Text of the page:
Writing CMTrace format Log files with Powershell

Anyone who has administered a little SCCM in their time, would be be familiar with the tool CMTrace or SMSTrace. CMTrace is a tool that comes with System Center Configuration Manager. It allows you to view the myriad of logs files that SCCM generates in a consistent and easy to read format. Being used to the log format that CMTrace generates, I thought it would be a great idea to use that format for logging Powershell script actions and errors.

I hunted around the web and found a few versions of a log function using CMTRace. The best implementation that I found was from Russ Slaten at the System Center Blog site. It works really well but I wanted to add some different functionality.

CMTrace.exe is part of the System Center 2012 R2 Configuration Manager Toolkit, which I believe anyone can download. If you have System Center Configuration Manager installed in your environment, you can also grab it from the \\”SiteServer”\Program Files\Microsoft Configuration Manager\tools\cmtrace.exe.

There are a few different use cases for when logging is handy: –

  • Running Powershell scripts as Scheduled Tasks.
  • Auditing automation centrally in a team environment.
  • The output of a log could be used as part of change management processes.
  • Debugging locally and remotely

I’ll start off by posting the script. Below I’ll go into some information that might help in using the script.

**NOTE: This has only been tested on Powershell v5.0. The information stream is a new feature of Powershell v5.0.**

Here is the script: –

I’ve included a help file inline to help with calling the function.

Where does the log file get created?

The function by default will log to $Env:temp\powershell-cmtrace.log. You can however pass a file location to the function if you would like to the log file in a different location.


What does the output look like on the host?

Here is an example.


Why does Error only log one line back to the host, where is all the ErrorRecord informaiton?

I wanted to write back to the host in a consistent fashion. The error record is still there I’m just not passing it back to the host. The full error record gets put in the log file and you can view that information by clicking on the Error entry and looking at the window down the bottom of CMTrace. Also, you can still access the error information in the host by using the $Error variable. If it were the last error you would access it by using the first index of the $Error variable. eg. $Error[0].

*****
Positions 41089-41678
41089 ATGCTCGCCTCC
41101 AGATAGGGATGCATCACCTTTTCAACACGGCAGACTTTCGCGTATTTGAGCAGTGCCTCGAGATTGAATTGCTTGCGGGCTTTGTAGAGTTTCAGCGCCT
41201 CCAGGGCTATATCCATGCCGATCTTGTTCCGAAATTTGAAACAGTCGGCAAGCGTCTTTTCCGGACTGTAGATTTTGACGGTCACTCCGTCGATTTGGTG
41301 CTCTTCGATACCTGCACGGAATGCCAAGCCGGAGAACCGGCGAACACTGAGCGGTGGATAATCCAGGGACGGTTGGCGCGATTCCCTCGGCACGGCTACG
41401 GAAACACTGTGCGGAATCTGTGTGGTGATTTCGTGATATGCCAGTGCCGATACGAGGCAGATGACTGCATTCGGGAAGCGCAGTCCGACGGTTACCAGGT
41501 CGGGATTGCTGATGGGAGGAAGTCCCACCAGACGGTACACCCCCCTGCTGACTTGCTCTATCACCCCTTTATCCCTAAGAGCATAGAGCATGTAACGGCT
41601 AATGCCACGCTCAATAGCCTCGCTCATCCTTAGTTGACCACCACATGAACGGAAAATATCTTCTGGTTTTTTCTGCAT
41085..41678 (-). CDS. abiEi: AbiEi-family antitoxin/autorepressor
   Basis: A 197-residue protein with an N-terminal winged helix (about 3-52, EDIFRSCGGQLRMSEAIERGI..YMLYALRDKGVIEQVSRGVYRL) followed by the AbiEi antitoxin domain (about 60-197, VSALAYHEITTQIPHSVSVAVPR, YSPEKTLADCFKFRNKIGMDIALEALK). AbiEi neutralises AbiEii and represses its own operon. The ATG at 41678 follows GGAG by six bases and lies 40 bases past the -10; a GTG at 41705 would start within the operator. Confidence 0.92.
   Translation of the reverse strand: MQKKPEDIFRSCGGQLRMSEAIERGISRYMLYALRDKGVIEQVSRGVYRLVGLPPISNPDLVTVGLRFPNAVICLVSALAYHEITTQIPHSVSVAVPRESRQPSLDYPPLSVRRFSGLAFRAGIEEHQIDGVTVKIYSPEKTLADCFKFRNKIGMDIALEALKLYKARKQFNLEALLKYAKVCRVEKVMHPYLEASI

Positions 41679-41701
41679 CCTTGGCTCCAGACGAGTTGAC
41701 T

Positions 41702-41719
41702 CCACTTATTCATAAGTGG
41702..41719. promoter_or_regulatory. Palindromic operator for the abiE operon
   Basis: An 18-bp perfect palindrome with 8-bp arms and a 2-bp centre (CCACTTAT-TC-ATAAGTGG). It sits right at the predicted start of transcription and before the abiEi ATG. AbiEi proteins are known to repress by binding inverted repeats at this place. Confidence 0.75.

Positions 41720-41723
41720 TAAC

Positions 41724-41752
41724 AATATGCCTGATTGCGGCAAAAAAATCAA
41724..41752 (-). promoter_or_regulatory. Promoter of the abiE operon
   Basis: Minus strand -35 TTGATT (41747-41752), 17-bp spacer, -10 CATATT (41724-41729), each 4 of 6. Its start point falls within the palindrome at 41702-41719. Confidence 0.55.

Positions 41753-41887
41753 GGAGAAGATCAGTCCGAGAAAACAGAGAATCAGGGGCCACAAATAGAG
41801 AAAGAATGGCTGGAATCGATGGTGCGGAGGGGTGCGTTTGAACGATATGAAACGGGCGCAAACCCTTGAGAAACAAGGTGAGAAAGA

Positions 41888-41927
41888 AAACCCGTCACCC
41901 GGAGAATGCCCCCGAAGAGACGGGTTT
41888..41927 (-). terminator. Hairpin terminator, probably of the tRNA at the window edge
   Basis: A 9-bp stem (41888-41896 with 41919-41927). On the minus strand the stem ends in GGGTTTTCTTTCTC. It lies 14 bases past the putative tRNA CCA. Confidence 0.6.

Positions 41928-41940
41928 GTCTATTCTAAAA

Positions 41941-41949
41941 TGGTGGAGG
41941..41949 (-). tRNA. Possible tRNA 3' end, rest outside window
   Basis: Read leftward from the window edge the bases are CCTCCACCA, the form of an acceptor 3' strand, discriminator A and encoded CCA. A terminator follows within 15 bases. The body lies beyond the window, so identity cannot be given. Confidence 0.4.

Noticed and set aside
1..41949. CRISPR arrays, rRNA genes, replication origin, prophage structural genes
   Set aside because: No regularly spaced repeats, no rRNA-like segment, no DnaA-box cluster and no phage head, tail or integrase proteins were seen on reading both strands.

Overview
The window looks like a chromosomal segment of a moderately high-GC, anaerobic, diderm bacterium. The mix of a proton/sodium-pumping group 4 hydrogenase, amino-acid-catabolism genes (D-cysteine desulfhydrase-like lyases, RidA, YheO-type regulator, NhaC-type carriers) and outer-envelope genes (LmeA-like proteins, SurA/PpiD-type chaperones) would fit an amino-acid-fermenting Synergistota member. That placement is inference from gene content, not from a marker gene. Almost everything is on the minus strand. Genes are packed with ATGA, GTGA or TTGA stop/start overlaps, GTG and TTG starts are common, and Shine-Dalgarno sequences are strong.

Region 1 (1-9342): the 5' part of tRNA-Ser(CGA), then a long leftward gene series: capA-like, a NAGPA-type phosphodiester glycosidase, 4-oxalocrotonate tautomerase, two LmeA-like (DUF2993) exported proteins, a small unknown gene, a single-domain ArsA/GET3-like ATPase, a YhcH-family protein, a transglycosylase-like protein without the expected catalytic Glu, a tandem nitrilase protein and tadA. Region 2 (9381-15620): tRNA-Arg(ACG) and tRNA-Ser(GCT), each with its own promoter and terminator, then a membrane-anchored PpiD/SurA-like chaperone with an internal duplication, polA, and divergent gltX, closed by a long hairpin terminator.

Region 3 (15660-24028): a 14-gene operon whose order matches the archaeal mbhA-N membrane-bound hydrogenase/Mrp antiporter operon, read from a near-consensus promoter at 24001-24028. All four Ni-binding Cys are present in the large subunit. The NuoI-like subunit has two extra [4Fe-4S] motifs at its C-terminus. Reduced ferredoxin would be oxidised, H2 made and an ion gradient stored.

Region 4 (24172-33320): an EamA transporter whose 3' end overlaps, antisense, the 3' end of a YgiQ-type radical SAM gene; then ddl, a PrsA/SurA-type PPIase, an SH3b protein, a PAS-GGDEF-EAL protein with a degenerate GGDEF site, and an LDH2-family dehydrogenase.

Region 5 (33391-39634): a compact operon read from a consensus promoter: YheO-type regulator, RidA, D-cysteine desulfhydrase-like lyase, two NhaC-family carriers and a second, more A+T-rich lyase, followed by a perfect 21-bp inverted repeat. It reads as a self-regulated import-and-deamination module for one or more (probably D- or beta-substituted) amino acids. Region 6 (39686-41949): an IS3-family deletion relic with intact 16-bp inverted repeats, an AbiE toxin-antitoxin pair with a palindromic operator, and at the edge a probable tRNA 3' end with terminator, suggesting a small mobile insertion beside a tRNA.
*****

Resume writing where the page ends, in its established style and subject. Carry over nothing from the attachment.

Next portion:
What does the output to the log file look like?

It looks like this. Notice the Error information is in the box down the bottom.


I don’t want to see the output on the host, I just want it to log in the CMTrace format.

There is a parameter switch called WriteBackToHost. By default it’s set to True, but if you don’t want to see the output then set this to false.

How do I call this function?

To call this function, either dot source it, run it from ISE and then call it, put it in your profile or pop it in a module and Bob is your uncle.

Gimme some examples of how to use the Write-CMTracelog function.

Here are some examples of how you would use this advanced function that are in the help section of the function.


The below example shows how to output a verbose message.

This example shows how to use the Preference variables with the Write-CMTracelog function. It should obey any preference variables that are set in the same scope from where the function has been called.

This example shows how to use the function with a terminating error by using the $Error variable in the message parameter.


Hope this function helps you out. Feel free to use and modify to suit your needs.



Connecting Word 2016 to WordPress – Step by Step Guide

Connecting Word 2016 to a WordPress Blog is suprisingly easy. It allows you to create your blogpost in Word, insert your pictures etc and then press the publish button and your post will published with all of your images uploaded to your blog site. It's a pretty handy feature if you prefer to use Word for blogging as opposed to something like Windows Live Writer or the updated open sourced version called Open Live Writer.

Below is a step by step guide of how I connected Word 2016 to my WordPress Blog.

Start by opening Word 2016, and clicking on the Blog Post template.

You will then be greeted with the Register a Blog Account wizard. Select Register Now.

Select WordPress and then click Next.

Populate the Blog Post URL with your blog URL. Make sure to leave the xmlrpc.php appended to the end of your URL. By default XML-RPC functionality is turned on by default since WordPress 3.5. In earlier version the user needed to turn it on in the blog settings.

Fill out your Username and Password and then select Picture Options.

Select the Picture Provider that is relevant for your site. For my site I'll pick My Blog Provider.

Click Yes. (Maybe not such a good idea if you are on public wifi, because if someone is sniffing packets they will get they username and password you are using to authenticate. Here is a link to an article about using Https and SSL To connect to WordPress)


Click OK.

Now that it's all connected. Submit a test post to check if everything is working OK.
Note: You can even set the category of the post by selecting Insert Category. A drop down list of all the categories you have specified on your blog will be shown.

Once you would like to send the post to your blog select Publish as Draft. Otherwise, your article will be posted.

If everything goes smoothly, you should get a confirmation that the post was published.

Log into your blog and you should see the post you have created.

That's all there is to it. Hope this helps.